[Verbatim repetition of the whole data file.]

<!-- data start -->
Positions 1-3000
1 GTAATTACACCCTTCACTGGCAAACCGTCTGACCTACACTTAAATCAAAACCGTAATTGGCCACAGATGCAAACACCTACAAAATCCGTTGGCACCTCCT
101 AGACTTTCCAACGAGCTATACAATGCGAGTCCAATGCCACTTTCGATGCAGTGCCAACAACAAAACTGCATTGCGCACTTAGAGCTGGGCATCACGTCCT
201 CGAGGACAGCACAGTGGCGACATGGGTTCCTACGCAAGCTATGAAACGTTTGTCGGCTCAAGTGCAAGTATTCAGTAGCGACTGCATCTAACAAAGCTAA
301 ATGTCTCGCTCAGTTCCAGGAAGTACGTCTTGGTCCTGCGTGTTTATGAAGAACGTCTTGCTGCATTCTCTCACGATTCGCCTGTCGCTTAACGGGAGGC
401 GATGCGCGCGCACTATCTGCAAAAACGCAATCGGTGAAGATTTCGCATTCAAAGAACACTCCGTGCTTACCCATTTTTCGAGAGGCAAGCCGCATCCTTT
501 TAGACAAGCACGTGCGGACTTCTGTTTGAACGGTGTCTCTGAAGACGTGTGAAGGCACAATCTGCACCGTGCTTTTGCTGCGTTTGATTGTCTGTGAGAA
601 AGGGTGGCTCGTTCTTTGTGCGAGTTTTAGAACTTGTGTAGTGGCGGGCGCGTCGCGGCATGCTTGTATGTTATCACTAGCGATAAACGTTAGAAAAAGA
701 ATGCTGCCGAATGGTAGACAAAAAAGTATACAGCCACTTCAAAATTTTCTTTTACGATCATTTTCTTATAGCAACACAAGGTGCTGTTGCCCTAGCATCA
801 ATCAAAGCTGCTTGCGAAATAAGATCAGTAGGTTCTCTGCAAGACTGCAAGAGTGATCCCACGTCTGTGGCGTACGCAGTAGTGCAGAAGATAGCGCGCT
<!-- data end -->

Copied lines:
Positions 1-3000
1 GTAATTACACCCTTCACTGGCAAACCGTCTGACCTACACTTAAATCAAAACCGTAATTGGCCACAGATGCAAACACCTACAAAATCCGTTGGCACCTCCT
101 AGACTTTCCAACGAGCTATACAATGCGAGTCCAATGCCACTTTCGATGCAGTGCCAACAACAAAACTGCATTGCGCACTTAGAGCTGGGCATCACGTCCT
201 CGAGGACAGCACAGTGGCGACATGGGTTCCTACGCAAGCTATGAAACGTTTGTCGGCTCAAGTGCAAGTATTCAGTAGCGACTGCATCTAACAAAGCTAA
301 ATGTCTCGCTCAGTTCCAGGAAGTACGTCTTGGTCCTGCGTGTTTATGAAGAACGTCTTGCTGCATTCTCTCACGATTCGCCTGTCGCTTAACGGGAGGC
401 GATGCGCGCGCACTATCTGCAAAAACGCAATCGGTGAAGATTTCGCATTCAAAGAACACTCCGTGCTTACCCATTTTTCGAGAGGCAAGCCGCATCCTTT
501 TAGACAAGCACGTGCGGACTTCTGTTTGAACGGTGTCTCTGAAGACGTGTGAAGGCACAATCTGCACCGTGCTTTTGCTGCGTTTGATTGTCTGTGAGAA
601 AGGGTGGCTCGTTCTTTGTGCGAGTTTTAGAACTTGTGTAGTGGCGGGCGCGTCGCGGCATGCTTGTATGTTATCACTAGCGATAAACGTTAGAAAAAGA
701 ATGCTGCCGAATGGTAGACAAAAAAGTATACAGCCACTTCAAAATTTTCTTTTACGATCATTTTCTTATAGCAACACAAGGTGCTGTTGCCCTAGCATCA
801 ATCAAAGCTGCTTGCGAAATAAGATCAGTAGGTTCTCTGCAAGACTGCAAGAGTGATCCCACGTCTGTGGCGTACGCAGTAGTGCAGAAGATAGCGCGCT